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Bristol CCG

CCGs could be caught out by 'technical' legal challenge

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A South West clinical commissioning group has reached an out of court agreement with NHS campaigners who claimed its polices on patient and public involvement were unlawful – in a  legal challenge lawyers warn could cause problems for other CCGs.


Bristol CCG maintains that “in substance” it has had “proper” arrangements for public involvement in place since its inception in April 2013. However, following the challenge by Protect Our NHS it has agreed to amend its procurement policy and constitution to describe the arrangements for public involvement in more detail

Lawyers for the CCG described the issue as a “technical” issue and said the CCG had agreed to pay 80% of the campaigners’ “reasonable” legal fees as “continuing to debate technical points would have incurred further legal costs, and the CCG wished to dispose of the claim quickly”.

Rosa Curling of Leigh Day & Co, representing Protect Our NHS, said the “successful legal action should be a wake-up call for every CCG”.

Clifton Suspension Bridge, Bristol

Bristol CGG has agreed to amend its two-year commissioning plan to comply with legislation

She added: “Mouthing platitudes about involving patients in decision making is insufficient to discharge the legal duties owed by CCGs to patients.

“Each CCG must have clear arrangements in place which demonstrate that patient involvement is embedded in every aspect of decision making about commissioning”.

Leigh Day argued the CCG had failed to comply with duties imposed under section 14Z2 of the NHS Act 2006, as amended by the Health and Social Care Act 2012, to put in place proper arrangements for patient involvement in its decision making.

Fran Mussellwhite, solicitor at Bevan Brittan which acted for Bristol CCG, told LGC’s sister title Health Service Journal that CCGs should check that their constitutions complied with the letter of the law.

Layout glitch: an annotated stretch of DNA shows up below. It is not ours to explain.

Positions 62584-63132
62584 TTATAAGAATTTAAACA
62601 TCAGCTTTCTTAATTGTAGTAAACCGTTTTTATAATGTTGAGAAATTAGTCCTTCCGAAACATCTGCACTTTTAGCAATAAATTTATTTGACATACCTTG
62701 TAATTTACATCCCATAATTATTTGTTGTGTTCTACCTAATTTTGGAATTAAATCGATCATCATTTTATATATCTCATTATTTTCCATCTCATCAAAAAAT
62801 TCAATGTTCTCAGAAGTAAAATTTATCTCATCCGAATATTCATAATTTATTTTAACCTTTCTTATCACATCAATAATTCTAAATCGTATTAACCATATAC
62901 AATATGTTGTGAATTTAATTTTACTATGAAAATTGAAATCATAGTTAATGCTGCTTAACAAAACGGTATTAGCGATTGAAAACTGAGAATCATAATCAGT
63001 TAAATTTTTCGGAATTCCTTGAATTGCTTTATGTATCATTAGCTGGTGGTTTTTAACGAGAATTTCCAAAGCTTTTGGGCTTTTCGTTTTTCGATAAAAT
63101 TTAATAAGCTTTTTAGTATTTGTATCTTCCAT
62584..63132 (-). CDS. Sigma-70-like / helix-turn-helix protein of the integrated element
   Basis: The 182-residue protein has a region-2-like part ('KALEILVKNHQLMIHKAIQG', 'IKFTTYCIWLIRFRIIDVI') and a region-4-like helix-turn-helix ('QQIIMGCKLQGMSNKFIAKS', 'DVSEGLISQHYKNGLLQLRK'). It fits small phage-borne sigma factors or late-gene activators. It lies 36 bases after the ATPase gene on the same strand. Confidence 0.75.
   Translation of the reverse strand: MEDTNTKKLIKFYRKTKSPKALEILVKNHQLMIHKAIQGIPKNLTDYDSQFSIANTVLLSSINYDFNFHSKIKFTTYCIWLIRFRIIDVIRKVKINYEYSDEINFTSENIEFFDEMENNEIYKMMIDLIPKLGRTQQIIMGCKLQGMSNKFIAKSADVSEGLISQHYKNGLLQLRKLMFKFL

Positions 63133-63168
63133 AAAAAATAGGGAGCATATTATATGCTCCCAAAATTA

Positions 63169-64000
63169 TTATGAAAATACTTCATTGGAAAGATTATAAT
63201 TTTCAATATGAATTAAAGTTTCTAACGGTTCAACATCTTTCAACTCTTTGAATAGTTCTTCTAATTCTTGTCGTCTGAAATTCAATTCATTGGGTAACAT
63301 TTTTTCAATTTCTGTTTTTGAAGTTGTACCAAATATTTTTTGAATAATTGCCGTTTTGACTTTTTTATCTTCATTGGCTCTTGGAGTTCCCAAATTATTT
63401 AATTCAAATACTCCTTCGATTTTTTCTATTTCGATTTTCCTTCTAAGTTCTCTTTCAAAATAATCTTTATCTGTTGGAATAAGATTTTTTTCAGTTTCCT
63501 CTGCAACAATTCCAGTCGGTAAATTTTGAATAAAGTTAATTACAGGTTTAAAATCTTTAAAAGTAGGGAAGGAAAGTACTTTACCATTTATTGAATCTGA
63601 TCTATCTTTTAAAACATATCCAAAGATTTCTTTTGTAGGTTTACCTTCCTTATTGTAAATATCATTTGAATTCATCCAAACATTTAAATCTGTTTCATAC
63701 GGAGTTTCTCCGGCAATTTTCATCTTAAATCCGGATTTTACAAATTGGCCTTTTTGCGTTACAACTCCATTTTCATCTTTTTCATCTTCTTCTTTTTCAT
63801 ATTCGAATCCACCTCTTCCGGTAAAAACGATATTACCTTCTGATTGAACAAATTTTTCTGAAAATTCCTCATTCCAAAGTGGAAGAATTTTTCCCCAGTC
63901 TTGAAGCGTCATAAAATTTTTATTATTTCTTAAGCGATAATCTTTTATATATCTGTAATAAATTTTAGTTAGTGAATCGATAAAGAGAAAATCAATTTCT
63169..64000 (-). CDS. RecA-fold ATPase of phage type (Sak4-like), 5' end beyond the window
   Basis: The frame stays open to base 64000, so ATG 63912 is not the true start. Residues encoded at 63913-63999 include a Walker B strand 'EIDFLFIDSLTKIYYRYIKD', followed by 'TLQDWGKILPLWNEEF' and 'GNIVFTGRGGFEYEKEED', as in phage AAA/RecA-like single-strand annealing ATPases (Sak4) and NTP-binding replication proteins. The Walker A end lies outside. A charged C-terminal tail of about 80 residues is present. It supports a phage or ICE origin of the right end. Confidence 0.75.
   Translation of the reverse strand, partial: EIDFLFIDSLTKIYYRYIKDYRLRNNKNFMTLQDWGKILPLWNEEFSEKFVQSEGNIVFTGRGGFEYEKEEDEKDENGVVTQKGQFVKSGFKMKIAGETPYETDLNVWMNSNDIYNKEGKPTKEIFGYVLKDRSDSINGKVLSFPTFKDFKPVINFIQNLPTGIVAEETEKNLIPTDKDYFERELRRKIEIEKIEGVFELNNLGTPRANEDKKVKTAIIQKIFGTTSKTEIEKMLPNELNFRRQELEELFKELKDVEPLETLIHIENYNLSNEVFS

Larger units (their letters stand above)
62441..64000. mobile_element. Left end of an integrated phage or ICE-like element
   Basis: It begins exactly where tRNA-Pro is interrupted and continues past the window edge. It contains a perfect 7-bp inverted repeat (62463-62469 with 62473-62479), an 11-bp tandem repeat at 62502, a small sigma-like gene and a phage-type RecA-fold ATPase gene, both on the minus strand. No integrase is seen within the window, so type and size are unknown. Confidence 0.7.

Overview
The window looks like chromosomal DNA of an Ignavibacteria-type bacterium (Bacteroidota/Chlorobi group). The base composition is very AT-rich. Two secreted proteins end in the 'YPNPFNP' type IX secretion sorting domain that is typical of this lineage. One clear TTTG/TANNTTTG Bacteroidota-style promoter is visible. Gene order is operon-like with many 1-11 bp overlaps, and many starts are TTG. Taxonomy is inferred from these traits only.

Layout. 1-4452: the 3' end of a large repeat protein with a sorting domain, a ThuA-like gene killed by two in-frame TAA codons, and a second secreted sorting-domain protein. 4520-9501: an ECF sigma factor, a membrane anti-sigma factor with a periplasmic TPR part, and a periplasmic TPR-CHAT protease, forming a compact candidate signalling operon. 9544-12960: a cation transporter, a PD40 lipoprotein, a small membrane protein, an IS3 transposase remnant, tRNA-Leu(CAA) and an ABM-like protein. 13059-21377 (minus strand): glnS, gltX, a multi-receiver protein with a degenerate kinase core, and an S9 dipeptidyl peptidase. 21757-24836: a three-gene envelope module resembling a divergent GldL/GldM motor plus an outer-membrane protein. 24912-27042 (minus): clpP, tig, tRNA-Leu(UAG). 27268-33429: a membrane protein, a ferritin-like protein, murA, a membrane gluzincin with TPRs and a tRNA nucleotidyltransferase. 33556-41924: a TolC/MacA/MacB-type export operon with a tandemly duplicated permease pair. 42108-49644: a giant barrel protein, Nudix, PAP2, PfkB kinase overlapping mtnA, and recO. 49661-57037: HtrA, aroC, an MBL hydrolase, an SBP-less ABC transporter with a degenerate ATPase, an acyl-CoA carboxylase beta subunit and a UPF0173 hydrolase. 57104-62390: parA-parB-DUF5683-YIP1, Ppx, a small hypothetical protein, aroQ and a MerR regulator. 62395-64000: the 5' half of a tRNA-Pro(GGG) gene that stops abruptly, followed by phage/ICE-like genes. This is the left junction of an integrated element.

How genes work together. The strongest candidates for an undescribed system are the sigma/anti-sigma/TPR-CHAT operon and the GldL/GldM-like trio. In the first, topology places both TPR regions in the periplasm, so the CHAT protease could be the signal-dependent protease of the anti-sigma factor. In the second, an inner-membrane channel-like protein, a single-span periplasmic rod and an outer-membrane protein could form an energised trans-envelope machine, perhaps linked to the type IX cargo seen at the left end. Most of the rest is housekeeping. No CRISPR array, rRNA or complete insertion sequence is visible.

She said: “From what we can see CCGs have good arrangements in place and recognise the importance of patient and public involvement but the strict technical requirements to set out those arrangements in the constitution makes it an easy win if that isn’t there.”

Bristol CCG was also challenged over a lack of an annual commissioning plan, as required under section 14Z11. It has agreed to amend its two-year commissioning plan in order to comply.

The complaint began back in February as a demand that Bristol CCG halt all procurement activity under threat of injunction. At the time the CCG was in the final stages of the multimillion pound procurement of the city’s community mental health services.

The CCG originally resisted the claim on the grounds its procurement protest was robust and out of concern for the impact on patients if it was to halt the procurement. However, an agreement was reached after Leigh Day lodged papers at the High Court last month.   

Steve Timmins from Protect Our NHS said the campaign group had been “shocked” that the CCG had not accepted it was in the wrong in the first place.

In a statement, Bevan Brittan said the CCG would scrutinise Protect Our NHS’s legal costs “carefully… in particular having regard to the use of a London firm, a QC and the failure by Protect Our NHS to follow proper procedures designed to resolve complaints without recourse to costly litigation”.      

Earlier this year Cambridgeshire and Peterborough CCG reached an out of court agreement with local campaigners following a similar challenge by Leigh Day.

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